A €10m writedown may be large in comparison with some of the modest writedowns that people undergoing the personal insolvency scheme, will see, but is tiny in comparison with the debt writedown at Independent News and Media, Ireland’s largest newspaper publisher which counts amongst its stable the Independent, the Sunday Independent, the Sunday World, the Herald, the Belfast Telegraph and Sunday Life. Last month it reported that its banks were to writedown €138m of about €430m of loans. Both AIB and 15% state-owned Bank of Ireland were two of 6-8 banks with loans to IN&M, and it is believed both had around €80m of loans outstanding. Again, the state will be taking a big hit. IN&M is 30% owned by Denis O’Brien, who, with wealth estimated at €4bn is Ireland’s second richest person. And how many millions of a writedown has Denis received via his stake in IN&M?

You may never know. In the Dail this week, the Minister for Finance Michael Noonan was questioned about the writedowns. The response was curt – “due to data protection rules and customer confidentiality the banks are not in a position to discuss details of individual customer circumstances”

Alas, data protection won’t save the humiliation of those named-and-shamed on the new personal insolvency register.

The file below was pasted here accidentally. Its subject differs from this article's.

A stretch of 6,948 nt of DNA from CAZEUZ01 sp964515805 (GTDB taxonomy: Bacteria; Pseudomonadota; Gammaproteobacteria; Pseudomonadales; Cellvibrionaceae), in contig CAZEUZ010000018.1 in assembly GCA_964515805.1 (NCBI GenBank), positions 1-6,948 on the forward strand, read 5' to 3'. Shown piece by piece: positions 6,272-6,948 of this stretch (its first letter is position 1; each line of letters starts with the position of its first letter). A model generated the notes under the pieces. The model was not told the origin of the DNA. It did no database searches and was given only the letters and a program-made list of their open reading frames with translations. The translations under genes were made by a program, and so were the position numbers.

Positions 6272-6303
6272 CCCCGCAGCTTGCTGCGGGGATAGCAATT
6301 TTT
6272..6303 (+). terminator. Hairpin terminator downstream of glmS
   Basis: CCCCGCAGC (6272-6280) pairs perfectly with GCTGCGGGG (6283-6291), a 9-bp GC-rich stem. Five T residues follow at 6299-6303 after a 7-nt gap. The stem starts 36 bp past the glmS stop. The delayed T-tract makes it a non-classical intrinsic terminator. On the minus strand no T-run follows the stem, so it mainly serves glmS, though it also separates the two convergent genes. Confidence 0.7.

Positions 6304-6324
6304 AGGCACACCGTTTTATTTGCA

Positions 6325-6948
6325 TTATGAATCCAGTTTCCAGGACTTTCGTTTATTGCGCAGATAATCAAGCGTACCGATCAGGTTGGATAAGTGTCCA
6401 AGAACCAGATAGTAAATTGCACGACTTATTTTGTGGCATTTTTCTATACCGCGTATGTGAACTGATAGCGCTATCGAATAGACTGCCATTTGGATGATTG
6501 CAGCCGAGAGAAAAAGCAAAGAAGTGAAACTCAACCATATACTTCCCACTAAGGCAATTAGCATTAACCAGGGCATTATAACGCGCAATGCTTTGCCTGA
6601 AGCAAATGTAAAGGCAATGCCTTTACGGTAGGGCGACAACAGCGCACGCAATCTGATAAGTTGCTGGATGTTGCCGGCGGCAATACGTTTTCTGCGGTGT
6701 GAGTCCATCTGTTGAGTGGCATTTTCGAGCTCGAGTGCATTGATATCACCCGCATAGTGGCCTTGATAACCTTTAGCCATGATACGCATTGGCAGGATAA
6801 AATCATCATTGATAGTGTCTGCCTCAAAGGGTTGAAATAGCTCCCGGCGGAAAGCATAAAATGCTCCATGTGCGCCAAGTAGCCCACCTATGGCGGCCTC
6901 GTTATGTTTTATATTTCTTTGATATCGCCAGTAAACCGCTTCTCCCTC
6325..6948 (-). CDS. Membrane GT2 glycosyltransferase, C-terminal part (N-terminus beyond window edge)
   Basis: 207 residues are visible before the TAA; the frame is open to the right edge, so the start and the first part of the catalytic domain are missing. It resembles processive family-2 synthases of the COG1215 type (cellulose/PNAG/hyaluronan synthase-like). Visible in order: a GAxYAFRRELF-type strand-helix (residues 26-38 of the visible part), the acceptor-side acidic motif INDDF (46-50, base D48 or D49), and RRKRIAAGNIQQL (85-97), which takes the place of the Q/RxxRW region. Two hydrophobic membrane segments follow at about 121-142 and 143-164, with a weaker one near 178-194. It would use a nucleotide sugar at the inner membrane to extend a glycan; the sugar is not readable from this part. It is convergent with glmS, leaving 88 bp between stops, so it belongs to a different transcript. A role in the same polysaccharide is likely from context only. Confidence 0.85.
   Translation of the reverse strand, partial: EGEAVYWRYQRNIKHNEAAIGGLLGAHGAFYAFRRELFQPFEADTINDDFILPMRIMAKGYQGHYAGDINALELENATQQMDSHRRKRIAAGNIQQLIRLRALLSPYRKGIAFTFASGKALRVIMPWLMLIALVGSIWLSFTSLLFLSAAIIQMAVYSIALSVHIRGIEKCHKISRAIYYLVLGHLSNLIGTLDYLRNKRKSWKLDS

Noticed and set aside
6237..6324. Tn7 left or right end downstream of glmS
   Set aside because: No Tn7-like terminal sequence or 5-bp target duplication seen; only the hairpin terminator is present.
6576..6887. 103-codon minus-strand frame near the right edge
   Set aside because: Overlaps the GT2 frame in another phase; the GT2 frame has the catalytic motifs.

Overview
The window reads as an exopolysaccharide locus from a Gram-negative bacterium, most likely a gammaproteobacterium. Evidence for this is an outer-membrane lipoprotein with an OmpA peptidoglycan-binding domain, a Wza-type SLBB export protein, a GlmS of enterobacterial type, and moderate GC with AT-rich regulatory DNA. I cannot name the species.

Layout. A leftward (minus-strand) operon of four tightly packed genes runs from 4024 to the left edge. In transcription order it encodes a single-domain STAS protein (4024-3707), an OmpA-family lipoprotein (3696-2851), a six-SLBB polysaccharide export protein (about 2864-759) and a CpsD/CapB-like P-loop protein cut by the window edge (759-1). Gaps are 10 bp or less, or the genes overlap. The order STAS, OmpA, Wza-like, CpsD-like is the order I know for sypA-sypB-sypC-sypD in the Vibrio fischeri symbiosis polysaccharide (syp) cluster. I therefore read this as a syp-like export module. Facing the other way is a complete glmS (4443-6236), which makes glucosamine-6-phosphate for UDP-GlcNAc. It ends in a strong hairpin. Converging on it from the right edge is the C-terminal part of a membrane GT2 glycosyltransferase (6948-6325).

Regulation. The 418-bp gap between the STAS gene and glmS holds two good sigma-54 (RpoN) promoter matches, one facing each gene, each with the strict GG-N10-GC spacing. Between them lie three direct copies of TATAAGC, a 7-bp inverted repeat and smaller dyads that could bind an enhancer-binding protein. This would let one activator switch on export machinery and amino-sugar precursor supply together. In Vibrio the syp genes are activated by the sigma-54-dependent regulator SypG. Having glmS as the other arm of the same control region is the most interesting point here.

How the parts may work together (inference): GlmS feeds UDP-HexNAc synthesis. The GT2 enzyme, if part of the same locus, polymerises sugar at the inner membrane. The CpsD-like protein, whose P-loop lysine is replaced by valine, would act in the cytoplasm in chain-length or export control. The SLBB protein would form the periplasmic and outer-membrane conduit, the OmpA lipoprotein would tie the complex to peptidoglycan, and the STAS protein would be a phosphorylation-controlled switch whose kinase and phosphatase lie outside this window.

The parliamentary questions and response are here:

Deputy Pearse Doherty: To ask the Minister for Finance if he will confirm the amount of debt forgiveness that will be provided by Allied Irish Bank to Independent News and Media as part of the latter firm’s recently announced reorganisation plans.

Deputy Luke ‘Ming’ Flanagan: To ask the Minister for Finance if he will state, in both absolute and percentage terms, the amount of the debt being written down by wholly and partly State owned lending institutions for Thomas Crosbie Holdings Ltd. and Independent News and Media Ltd; and if he will make a statement on the matter.

Deputy Luke ‘Ming’ Flanagan: To ask the Minister for Finance the percentage stake the State will now hold through Allied Irish Banks and Bank of Ireland in Independent News and Media Ltd. as a result of the debt for equity swop to facilitate the write down of INM Ltd. debt; and if he will make a statement on the matter.

Minister for Finance, Michael Noonan: I propose to answer questions 132, 150 and 152 together.